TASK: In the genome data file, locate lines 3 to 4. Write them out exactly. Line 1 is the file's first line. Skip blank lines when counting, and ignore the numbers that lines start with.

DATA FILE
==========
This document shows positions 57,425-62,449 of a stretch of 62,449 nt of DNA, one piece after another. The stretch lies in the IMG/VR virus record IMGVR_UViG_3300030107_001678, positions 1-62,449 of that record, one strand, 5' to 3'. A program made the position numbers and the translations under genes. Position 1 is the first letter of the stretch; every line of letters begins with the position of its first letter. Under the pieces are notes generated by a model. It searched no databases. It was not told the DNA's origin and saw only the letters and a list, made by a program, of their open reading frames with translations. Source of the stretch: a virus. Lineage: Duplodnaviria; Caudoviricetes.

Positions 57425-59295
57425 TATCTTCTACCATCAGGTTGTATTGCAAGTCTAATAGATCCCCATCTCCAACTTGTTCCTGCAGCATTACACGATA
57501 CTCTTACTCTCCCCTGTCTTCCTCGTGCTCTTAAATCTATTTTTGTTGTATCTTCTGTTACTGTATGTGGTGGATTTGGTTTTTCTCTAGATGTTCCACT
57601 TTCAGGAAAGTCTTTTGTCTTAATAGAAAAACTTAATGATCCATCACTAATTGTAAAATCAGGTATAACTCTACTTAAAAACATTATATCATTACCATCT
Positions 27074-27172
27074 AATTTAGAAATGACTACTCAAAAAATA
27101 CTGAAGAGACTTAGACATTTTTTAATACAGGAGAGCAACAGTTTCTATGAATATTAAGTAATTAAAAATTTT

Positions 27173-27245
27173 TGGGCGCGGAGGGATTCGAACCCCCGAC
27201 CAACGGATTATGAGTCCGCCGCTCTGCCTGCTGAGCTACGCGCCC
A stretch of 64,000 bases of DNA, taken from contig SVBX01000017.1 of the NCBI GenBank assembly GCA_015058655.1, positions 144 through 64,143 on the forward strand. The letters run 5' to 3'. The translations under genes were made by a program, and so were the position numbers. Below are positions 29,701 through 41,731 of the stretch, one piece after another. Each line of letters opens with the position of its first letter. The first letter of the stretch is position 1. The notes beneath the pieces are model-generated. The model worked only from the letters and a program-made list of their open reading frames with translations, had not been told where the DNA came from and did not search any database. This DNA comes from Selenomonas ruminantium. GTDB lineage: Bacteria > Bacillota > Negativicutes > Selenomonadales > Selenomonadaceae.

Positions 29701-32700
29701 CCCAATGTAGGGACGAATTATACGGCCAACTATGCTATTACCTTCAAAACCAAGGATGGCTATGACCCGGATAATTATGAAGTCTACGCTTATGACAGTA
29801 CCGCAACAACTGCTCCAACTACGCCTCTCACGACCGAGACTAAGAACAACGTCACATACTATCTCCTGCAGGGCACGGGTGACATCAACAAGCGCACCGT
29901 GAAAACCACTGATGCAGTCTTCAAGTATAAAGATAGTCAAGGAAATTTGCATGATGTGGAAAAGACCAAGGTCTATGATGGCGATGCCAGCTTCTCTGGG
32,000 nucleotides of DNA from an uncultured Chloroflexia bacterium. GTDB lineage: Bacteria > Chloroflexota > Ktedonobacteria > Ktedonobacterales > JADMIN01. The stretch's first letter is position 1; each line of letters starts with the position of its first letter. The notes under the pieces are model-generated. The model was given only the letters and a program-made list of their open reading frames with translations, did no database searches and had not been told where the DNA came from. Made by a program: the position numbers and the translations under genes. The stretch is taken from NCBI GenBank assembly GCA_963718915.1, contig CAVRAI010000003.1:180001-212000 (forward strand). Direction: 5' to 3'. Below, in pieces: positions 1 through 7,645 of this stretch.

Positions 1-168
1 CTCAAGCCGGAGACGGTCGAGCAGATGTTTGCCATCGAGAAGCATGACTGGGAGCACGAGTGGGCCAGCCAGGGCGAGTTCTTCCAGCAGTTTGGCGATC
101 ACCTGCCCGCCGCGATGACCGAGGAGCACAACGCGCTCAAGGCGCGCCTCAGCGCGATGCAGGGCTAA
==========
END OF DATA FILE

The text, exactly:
57425 TATCTTCTACCATCAGGTTGTATTGCAAGTCTAATAGATCCCCATCTCCAACTTGTTCCTGCAGCATTACACGATA
57501 CTCTTACTCTCCCCTGTCTTCCTCGTGCTCTTAAATCTATTTTTGTTGTATCTTCTGTTACTGTATGTGGTGGATTTGGTTTTTCTCTAGATGTTCCACT